Aviva Canada is applauding the second reading of a private member’s bill in Ontario to combat distracted driving through the creation of designated “safe texting zones.”
Progressive Conservative MPP Vic Fedeli’s private member’s bill, the Safe Texting Zones Act, passed second reading on Thursday. Photo: @VictorFedeli.
Bill 19, the Safe Texting Zones Act, passed second reading on Thursday. Brought forward by Nipissing, Ont. Progressive Conservative MPP Vic Fedeli, the bill, if passed, would amend the Highway Traffic Act and “designate any part of the King’s Highway where the shoulder of the highway may be used as a texting zone.” A texting zone is defined as an “area where a driver of a motor vehicle is able to park or stop safely for the purpose of using a hand-held wireless communication device.”
In a statement, Aviva Canada said that as an insurer providing coverage to over one million vehicles in Ontario, it knows firsthand the toll distracted driving has on its customers and is supportive of measures to address the issue.
“Distracted driving deaths have surpassed impaired driving deaths,” said Karin Ots, senior vice president of regulatory and government relations at Aviva Canada, in the statement. “There is such a stigma with impaired driving, but texting and driving is still relatively socially acceptable. It’s unacceptable and accounts for approximately 25% of all fatal accidents. We are hopeful that safe texting zones will encourage more responsible behaviour.”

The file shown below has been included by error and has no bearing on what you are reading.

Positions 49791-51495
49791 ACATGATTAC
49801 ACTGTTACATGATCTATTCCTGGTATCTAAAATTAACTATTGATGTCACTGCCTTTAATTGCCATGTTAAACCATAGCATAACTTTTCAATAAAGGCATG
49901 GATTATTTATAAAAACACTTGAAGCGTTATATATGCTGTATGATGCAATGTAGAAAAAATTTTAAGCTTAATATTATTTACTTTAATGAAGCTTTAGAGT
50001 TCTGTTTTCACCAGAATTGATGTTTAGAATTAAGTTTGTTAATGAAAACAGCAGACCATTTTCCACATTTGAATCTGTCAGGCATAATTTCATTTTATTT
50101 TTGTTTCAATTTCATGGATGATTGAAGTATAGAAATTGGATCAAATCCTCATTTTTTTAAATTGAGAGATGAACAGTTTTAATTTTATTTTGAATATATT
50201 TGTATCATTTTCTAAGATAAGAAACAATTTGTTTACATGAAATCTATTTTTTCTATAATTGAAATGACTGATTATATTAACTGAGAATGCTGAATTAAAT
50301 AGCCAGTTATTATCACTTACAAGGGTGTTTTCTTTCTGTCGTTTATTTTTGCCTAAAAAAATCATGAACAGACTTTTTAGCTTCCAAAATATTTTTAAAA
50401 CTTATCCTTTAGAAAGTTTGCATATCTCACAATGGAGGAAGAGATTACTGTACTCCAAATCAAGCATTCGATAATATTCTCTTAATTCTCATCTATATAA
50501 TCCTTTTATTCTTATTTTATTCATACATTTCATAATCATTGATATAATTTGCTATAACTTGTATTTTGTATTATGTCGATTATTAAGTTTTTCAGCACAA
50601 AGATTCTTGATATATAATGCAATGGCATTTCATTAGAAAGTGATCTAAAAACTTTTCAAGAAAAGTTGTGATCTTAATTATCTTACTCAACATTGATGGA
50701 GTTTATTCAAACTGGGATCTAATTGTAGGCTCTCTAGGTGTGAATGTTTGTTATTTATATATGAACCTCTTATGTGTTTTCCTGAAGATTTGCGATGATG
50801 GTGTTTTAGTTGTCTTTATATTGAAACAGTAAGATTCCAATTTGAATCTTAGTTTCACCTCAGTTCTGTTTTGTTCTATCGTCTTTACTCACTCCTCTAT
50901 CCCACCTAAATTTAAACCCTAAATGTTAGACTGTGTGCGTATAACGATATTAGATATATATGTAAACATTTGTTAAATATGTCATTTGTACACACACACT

Ots said that Aviva Canada urges the provincial government to adopt this legislation, as it will help make roads safer for all Ontarians.
Fedeli noted in the Ontario legislature on Thursday that the bill had previously passed second reading with all-party support prior to prorogation last year.
He also cited statistics from the Ministry of Transportation of Ontario that showed that drivers who use cellphones are four times more likely to be in a collision that drivers who focus on the road. “When drivers take their eyes off the road for more than two seconds, car crash risk doubles,” he said, adding that the Ontario Provincial Police cite distracted driving as a causal factor in between 30% and 50% of traffic collisions in Ontario, while the National Highway Traffic Safety Administration in the United States said that 80% of collisions and 65% of near-crashes have some form of “driver inattention as a contributing factor.”
Fedeli also read a quote from Kim Donaldson, the Insurance Bureau of Canada’s vice president for Ontario, who said that “IBC is pleaded to support this initiative and we look forward to working with all MPPs to make our roads safer for all Ontarians.”
“Anybody who drives here in Ontario has encountered other drivers who are staring down at the dimly lit screen of their cellphones as opposed to paying attention to the road,” Fedeli said. “Not only will this [bill] save lives, it will be an important educational initiative. The legislation will provide more awareness and make it crystal clear to new drivers that texting while driving is unacceptable.”